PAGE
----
"Larry's not a flashy guy. he's not going to showboat, not going to taunt you. He gets into the end zone, and he acts like he expected to get there."

--Tim Hightower, Arizona Cardinals' rookie running back.

Fitzgerald caught three touchdown passes in the Cardinals' 32-25 win in the NFC championship game against the Philadelphia Eagles. The Cardinals will now play the Pittsburgh Steelers in the Super Bowl.

"He always said he was going to be the best receiver in the game, and he is. He doesn't play football for the fame. He doesn't play football to have cameras shoved in his face. He plays football to be the best receiver who ever lived and win championships. That's not a show, that's Larry."

--Tyler Palko, former University of Pittsburgh quarterback, who played with Fitzgerald in college.

Excerpts from the New York Times, 1/19/2009 and 1/25/2009.

Monday, January 12, 2009

Philadelphia Eagles: Catching Fire at the Right Time

"We're playing with heart and everybody knows we have one goal in mind, and that's just to make it to the end."

--Trent Cole, Philadelphia Eagles defensive end, following their upset win over the New York Giants in the NFC divisional playoff.

"We have a collective heartbeat and a collective heartbeat is a very powerful thing."

--Brian Dawkins, Philadelphia Eagles safety.

Winning Notes from the NFC Divisional Playoffs

“You can lean on him all the time. He has great experience playing deep into the playoffs, two Super Bowls and he’s played phenomenal for us. You can’t say enough about Kurt and his leadership. Very vocal and he tells you exactly what its going to take for us to get there and we’re all just following his lead.”

--Larry Fitzgerald, Arizona Cardinals' wide-receiver, talking about Cardinals' quarterback Kurt Warner.

Fitzgerald had eight catches for 166 yards and a touchdown in a win over the Carolina Panthers in another upset in the NFC divisional playoffs.

Warner, who threw for 220 yards and 2 touchdowns against the Panthers, has been here before. His breakout year came in 1999, when he won the first of two M.V.P. awards and led St. Louis to a Super Bowl victory against Tennessee. Warner did it again in 2001, when he was the M.V.P. and the Rams reached the Super Bowl once more, falling to New England.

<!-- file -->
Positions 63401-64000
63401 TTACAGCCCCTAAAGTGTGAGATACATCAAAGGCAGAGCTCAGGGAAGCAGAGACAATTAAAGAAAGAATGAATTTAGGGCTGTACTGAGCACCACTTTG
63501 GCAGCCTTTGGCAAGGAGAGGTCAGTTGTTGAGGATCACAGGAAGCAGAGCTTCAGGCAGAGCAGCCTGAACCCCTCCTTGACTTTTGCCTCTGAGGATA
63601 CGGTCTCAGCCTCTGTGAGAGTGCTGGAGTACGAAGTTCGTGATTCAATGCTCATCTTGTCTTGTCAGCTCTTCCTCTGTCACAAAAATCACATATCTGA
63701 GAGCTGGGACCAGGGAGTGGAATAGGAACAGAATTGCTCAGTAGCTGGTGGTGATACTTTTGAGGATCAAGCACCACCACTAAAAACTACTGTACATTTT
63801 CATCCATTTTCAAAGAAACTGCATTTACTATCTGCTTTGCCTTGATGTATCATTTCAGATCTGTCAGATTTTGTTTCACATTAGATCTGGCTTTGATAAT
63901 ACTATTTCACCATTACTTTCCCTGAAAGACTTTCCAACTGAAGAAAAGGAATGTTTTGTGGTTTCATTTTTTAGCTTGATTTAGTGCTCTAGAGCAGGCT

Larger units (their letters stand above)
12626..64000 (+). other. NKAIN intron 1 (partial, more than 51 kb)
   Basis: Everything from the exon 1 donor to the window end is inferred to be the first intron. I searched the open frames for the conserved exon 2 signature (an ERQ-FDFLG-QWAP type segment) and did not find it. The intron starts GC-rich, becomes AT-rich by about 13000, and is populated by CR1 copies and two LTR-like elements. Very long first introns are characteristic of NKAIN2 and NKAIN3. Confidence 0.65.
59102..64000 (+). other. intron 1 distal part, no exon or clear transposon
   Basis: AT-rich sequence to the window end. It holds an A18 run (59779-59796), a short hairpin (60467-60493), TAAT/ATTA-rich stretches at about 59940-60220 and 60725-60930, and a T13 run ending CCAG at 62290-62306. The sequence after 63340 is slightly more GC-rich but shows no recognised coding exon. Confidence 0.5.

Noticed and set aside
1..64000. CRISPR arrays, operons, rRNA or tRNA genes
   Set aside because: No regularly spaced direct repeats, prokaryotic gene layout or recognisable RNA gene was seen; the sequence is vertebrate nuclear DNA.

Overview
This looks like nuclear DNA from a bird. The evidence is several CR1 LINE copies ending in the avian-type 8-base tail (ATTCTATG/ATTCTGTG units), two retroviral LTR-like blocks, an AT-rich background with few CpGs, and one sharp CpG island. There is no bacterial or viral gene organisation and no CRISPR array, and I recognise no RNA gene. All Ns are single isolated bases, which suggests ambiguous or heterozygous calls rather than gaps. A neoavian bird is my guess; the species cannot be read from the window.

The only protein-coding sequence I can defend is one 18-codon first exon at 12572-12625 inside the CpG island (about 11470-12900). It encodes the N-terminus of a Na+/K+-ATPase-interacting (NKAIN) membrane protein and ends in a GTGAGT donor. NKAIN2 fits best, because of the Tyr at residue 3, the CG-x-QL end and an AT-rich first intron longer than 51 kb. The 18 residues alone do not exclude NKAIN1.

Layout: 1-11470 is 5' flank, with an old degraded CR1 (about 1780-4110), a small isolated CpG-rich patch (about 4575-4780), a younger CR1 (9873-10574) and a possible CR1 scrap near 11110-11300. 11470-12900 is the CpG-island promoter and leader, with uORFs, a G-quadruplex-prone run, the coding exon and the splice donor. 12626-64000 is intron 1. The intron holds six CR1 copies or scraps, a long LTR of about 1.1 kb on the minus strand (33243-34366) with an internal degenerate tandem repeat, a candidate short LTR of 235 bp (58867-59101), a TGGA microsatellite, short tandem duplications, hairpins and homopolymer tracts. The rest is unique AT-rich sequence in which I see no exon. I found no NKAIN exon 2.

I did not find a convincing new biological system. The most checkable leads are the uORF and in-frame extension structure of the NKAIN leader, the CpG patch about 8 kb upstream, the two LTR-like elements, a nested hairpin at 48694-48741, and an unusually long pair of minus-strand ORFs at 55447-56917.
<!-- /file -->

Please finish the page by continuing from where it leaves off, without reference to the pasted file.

Warner was rewarded with a Pro Bowl season in 2008, throwing for 4,583 yards and 30 touchdowns with 14 interceptions as the Cardinals won the N.F.C. West. It was his fourth Pro Bowl selection, but his first since the 2001 season.

Excerpts from New York Times, January 12, 2009.

Friday, January 09, 2009

Florida Gators: BCS National Champions

"There's no feeling like being a champion. I love it. There's nothing like it."

--Percy Harvin, University of Florida wide receiver, who missed the SEC championship game against Alabama, because of an ankle injury.

In his return, Harvin had 171 total yards and a touchdown to help top-ranked Florida beat No. 2 Oklahoma 24-14 in the national championship game Thursday night. He ran nine times for 122 yards and a touchdown, caught five passes for 49 yards.

"Unbelievable performance.
The brighter the lights, the bigger he plays. He's a big-time game performer."

--Urban Meyer, University of Florida head coach.

However, the turning point of the season and the key to the Gators' championship may have occurred following the Gators' upset loss to Mississippi, 31-30, Sept. 27. This is what their leader and 2007 Heisman Trophy winner, quarterback Tim Tebow said:

“To the fans, the Gator Nation, I’m sorry. Extremely sorry. But I promise you one thing: a lot of good will come from this. You will never see a player, in the entire country, play as hard as I will play the rest of the season. You will never see someone push the rest of the team as hard as I will push everybody the rest of this season. And you will never see a team play harder than we will play the rest of the season. God bless.”

Florida did not lose again.

Excerpts from the Atlanta Journal-Constitution, January 9, 2009.

Wednesday, January 07, 2009

Striving for a National Championship in BCS Game

"I picture things in my mind before I try to go accomplish it."

--Chris Brown, Oklahoma Sooner running back.

Brown, who has started only one game this season, will be starting in Thursday night's championship game against the University of Florida. The starting running back, DeMarco Murray has a hamstring injury.

Despite his backup status, Brown leads Oklahoma in rushing yards (1,110) and touchdowns (20). Brown was an honorable mention selection on the 2008 All-Big 12 team.

Watch a Chris Brown touchdown run on YouTube below.

Excerpts from the New York Times, 1/7/2008.